... in building places so well adapted for defence, almost without the use of instruments, should not by the same means, have led them to invent a single weapon of any importance, with the sole exception of the spear they throw with the hand. They do not understand the use of a bow to throw a dart, or of a sling to fling a stone, which is the more astonishing, as the invention of slings, and bows and arrows is far more simple than the construction of these works by the people, ...
— Celebrated Travels and Travellers - Part 2. The Great Navigators of the Eighteenth Century • Jules Verne

... garments were worn by princes, and their palaces glittered with the precious metals. Copper was hardened so as to be employed in weapons of war. The warriors had chariots and horses, and were armed with sword, dagger, and spear, and were protected by helmets, breastplates, and greaves. Fortified cities were built on rocky elevations, although the people generally lived in unfortified villages. The means of defense were superior to those of offense, ...
— Ancient States and Empires • John Lord

... however, been taught to believe that no community ever played cricket as did the Britannulans. The English went in first, with the two baronets at the wickets. They looked like two stout Minervas with huge wicker helmets. I know a picture of the goddess, all helmet, spear, and petticoats, carrying her spear over her shoulder as she flies through the air over the cities of the earth. Sir Kennington did not fly, but in other respects he was very like the goddess, so completely enveloped was he in his india-rubber ...
— The Fixed Period • Anthony Trollope

... that the door was open, he pushed Selim forward. We seemed to be in a very spacious garden, surrounded by high walls on all sides. The trees were bare, excepting a few tall cypresses, which reared their black spear-like heads against the dim sky. The flower-beds were covered with dark earth, and the gravel in the paths was rough, as though no one had trod upon it for a long time. The walls protected the place from the wind, and a gloomy ...
— Paul Patoff • F. Marion Crawford

... with one or two friends, alone remained, all half intoxicated, and the only armed one being Cabeirichus, the archon, who was obliged by law to keep always with him the consecrated spear of office. ...
— Historic Tales, vol 10 (of 15) - The Romance of Reality • Charles Morris

... disguised themselves with paint so as not to be recognized and punished by Wulasha, rush out from a neighboring hut, and, seizing a rope attached to the canoe, drag it into the woods, followed by the music and the crowd. Here the pitpan is lowered into the grave with bow, arrow, spear, paddle, and other implements to serve the departed in the land beyond, then the other half of the boat is placed over the body. A rude hut is constructed over the grave, serving as a receptacle for the choice food, drink, and ...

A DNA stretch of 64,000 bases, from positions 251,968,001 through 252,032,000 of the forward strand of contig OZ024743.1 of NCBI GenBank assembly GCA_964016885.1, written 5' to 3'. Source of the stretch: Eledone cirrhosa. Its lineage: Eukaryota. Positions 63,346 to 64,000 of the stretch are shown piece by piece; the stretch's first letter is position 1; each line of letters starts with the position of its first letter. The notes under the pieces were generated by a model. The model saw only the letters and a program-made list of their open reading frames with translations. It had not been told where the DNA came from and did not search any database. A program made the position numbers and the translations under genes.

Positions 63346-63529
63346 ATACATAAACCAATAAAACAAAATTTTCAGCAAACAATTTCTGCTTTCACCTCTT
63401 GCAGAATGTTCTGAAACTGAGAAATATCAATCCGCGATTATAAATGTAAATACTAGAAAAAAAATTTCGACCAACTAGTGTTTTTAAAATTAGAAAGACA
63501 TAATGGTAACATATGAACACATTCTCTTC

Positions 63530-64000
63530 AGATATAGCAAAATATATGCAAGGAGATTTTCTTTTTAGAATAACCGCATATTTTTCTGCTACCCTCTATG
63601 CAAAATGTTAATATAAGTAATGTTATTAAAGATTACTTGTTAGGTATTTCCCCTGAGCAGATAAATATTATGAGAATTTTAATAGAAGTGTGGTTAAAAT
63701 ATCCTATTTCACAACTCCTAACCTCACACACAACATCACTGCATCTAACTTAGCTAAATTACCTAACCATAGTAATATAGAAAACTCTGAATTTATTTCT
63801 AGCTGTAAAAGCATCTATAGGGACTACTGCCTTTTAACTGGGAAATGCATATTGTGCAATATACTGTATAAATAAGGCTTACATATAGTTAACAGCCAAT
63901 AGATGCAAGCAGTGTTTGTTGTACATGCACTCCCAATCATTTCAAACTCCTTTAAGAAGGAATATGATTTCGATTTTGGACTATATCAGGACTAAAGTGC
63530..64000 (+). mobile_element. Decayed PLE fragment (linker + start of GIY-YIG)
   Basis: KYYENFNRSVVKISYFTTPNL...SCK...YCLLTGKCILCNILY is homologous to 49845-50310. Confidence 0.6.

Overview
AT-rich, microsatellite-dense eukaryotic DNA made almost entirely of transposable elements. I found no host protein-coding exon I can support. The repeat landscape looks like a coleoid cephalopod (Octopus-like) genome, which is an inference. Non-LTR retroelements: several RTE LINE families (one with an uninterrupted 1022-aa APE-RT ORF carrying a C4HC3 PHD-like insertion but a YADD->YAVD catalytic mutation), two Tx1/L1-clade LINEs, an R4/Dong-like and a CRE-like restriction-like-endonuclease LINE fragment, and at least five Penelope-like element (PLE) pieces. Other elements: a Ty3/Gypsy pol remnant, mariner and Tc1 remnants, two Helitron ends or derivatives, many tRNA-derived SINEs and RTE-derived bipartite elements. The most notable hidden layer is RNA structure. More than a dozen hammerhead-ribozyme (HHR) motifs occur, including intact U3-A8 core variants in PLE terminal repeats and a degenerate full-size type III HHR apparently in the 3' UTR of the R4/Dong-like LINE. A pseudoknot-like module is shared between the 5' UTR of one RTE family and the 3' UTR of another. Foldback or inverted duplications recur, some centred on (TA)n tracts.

— A Further Contribution to the Study of the Mortuary Customs of the North American Indians • H.C. Yarrow

... weak. I believe I dozed for a few minutes over the sacred book, when a wag stole it away, and substituted for it the "renowned and veracious History of the Seven Champions of Christendom." There was the frontispiece, the gallant Saint George, in gold and green armour, thrusting his spear into the throat of the dragon, in green and gold scales. What a temptation! I ogled the book coyly at first. I asked for my Bible. "Read that, Ralph," said the purloiner; oh! recreant that I ...
— Rattlin the Reefer • Edward Howard

... sail, throw the spear, swing the axe, lay thy hand upon the plough, attend the furnace door, shepherd the sheep upon the hills, gather corn from the field, or smite the rock in the quarry? Yet, whatever thy task, thou art even as one who twists the thread and throws the ...
— The Judgment House • Gilbert Parker

... of the great philosopher. In the car with the representatives of the art preservative was Miss Azelene Allen, a beautiful and popular young actress connected with the People's theater, bearing in her hand a cap of liberty on a spear. She represented the Goddess of Liberty. The car was ornamented with flowers and the horses were decorated with the inscriptions "Franklin," "Morse," "Field." The Pioneer book bindery was also represented in ...
— Reminiscences of Pioneer Days in St. Paul • Frank Moore

... myself—nearly. Not entirely; for there was a fellow on a horse, looking down at me—a fellow fresh out of a picture-book. He was in old-time iron armor from head to heel, with a helmet on his head the shape of a nail-keg with slits in it; and he had a shield, and a sword, and a prodigious spear; and his horse had armor on, too, and a steel horn projecting from his forehead, and gorgeous red and green silk trappings that hung down all around him like a bedquilt, ...
— Innocents abroad • Mark Twain

... hobbled down by the water side picking drowsily at a few wisps of half-burnt grass and sniffing discontentedly to himself. There was a great deal wrong with the world. He had not, it seemed, seen a spear of fresh grass for an age. And as for oats, he did not remember when he had had any. It was true that Ruth had dug up some baked potatoes out of a field for him and he had been glad to eat them, but—Fresh ...
— The Shepherd of the North • Richard Aumerle Maher

... came Kulonga. Here was meat. He could make a killing and feast well this day. On he hurried, his spear ...
— Tarzan of the Apes • Edgar Rice Burroughs